Experts from the University of Aberdeen have discovered how the fungus which causes thrush tries to hide from our body's defences.
Candida albicans can be deadly when it takes advantage of the weakened immune systems of cancer or transplant patients, and is also a common cause of thrush.
The fungus lives in most of us and is relatively harmless most of the time.
However, Candida can take hold and cause conditions such as thrush in babies, or the yeast infections that many women suffer after antibiotic treatments. If our defences become weakened, as can happen in cancer or transplant patients, the fungus can be deadly.
In a significant new study, published today in Nature Microbiology, researchers from the University of Aberdeen’s world-leading Aberdeen Fungal Group and Medical Research Council Centre for Medical Mycology have revealed ways in which the fungus can ‘hide’ from our immune system.
Our body’s immune system normally detects the fungus by interacting with specific molecules on its cell surface and then kills the fungal invader. Meanwhile, when the fungus senses the lactic acid we produce as part of a normal, healthy lifestyle, it changes its cell surface to make it more difficult for our immune system to detect and kill it.
The research, led by Professor Al Brown from the Aberdeen Fungal Group and funded by the European, Medical, and Biotechnology and Biological Sciences Research Councils, identifies the mechanisms that help the fungus mask itself from our immune detection system.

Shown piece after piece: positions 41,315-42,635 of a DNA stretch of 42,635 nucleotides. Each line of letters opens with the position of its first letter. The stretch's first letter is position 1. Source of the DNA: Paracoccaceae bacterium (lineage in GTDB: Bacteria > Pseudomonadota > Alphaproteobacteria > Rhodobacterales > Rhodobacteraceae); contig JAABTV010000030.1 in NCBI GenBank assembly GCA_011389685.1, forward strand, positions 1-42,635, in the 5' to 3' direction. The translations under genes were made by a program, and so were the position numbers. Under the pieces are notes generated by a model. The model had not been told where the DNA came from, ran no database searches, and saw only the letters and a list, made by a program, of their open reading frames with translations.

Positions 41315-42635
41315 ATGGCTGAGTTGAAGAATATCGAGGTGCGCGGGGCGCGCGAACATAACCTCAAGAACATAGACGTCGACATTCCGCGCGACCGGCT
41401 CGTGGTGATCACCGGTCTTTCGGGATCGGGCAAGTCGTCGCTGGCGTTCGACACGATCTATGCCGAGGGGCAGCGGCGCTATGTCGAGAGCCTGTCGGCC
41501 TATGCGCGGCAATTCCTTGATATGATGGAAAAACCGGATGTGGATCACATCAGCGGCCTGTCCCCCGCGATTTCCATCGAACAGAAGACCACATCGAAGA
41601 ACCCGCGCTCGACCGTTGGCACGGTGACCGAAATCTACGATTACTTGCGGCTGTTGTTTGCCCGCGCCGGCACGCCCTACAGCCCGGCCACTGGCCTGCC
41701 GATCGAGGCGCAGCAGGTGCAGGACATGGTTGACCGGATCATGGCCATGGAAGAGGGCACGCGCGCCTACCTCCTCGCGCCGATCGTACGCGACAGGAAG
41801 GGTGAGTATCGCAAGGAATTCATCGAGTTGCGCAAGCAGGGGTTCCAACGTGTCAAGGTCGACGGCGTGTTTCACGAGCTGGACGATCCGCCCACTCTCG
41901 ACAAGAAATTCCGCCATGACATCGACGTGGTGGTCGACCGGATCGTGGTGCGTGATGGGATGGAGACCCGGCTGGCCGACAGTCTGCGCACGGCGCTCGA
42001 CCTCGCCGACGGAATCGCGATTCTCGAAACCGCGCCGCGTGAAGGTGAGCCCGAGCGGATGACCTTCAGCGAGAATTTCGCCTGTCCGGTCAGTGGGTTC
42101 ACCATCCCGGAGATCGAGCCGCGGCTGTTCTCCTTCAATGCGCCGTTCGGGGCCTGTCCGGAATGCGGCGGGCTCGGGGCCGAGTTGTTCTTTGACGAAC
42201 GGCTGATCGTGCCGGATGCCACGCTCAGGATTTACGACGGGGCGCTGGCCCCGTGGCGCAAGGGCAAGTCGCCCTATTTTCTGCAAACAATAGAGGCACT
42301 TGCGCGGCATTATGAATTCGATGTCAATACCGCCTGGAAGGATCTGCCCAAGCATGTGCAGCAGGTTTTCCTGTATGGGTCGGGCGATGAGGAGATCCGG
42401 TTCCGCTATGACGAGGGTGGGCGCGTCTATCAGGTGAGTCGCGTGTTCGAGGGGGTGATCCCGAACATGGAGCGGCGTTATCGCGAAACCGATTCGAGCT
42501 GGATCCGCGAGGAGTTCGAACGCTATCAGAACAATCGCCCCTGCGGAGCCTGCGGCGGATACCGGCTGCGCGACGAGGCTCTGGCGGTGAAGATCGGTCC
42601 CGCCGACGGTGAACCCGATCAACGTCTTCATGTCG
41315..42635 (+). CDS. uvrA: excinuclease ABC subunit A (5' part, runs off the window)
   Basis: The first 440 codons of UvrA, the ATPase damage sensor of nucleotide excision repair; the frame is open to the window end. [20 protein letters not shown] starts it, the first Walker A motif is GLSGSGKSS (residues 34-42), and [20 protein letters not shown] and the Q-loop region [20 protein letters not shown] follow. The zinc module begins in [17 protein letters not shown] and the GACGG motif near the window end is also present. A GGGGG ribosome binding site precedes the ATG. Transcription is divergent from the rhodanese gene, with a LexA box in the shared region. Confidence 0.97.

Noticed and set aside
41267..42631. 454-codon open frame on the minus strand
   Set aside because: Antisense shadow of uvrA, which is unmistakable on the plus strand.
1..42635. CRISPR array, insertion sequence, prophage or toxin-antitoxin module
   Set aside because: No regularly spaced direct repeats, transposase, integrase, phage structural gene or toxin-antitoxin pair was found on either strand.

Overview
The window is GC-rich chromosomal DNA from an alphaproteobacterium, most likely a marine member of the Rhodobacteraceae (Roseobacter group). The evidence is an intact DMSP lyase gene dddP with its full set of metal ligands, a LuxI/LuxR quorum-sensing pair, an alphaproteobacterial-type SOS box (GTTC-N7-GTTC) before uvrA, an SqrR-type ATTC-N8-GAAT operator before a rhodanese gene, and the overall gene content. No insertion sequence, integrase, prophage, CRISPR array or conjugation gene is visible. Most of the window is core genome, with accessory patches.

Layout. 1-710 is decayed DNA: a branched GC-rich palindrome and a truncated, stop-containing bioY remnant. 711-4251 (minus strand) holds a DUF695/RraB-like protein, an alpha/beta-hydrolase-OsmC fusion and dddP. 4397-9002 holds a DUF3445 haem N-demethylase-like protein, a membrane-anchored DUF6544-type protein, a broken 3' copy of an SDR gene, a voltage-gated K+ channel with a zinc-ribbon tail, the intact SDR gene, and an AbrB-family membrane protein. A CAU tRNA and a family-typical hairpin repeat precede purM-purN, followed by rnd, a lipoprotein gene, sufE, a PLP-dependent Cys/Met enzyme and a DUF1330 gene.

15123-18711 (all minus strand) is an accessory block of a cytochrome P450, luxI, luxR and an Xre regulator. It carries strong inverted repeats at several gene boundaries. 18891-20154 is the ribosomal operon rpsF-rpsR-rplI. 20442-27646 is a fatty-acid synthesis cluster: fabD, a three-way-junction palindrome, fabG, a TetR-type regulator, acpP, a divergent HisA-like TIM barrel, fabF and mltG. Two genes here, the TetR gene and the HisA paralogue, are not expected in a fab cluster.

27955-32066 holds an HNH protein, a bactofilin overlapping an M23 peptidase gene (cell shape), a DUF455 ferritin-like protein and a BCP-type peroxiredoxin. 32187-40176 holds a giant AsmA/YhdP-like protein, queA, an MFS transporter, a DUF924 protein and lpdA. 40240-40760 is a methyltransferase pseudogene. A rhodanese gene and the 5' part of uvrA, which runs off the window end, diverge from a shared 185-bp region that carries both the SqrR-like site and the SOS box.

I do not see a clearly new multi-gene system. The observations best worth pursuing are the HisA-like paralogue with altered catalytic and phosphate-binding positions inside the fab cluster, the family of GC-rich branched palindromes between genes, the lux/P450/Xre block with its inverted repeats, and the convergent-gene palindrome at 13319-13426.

“We’ve discovered that this fungus is a moving target for our immune defences. It is very good at adapting to the environments within us and, through evolution, it has developed new ways to avoid being detected by our defences, said Professor Brown. “The fungus is playing a deadly game of hide-and-seek.”
He continued: “Whilst for many healthy individuals Candida albicans is not a problem, and thrush infections are generally straightforward to treat, Candida can be a major health concern for some hospitalised patients. So it is important to work out how this fungus survives inside us so that we can develop ways to tip the balance back in favour of the patient.
“Thanks to funding from the Medical Research Council and with the help of our partners at the Radboud University in Nijmegen, the Netherlands, we are now starting to define how these discoveries, which were made under well-defined laboratory conditions, relate to infections in real patients.”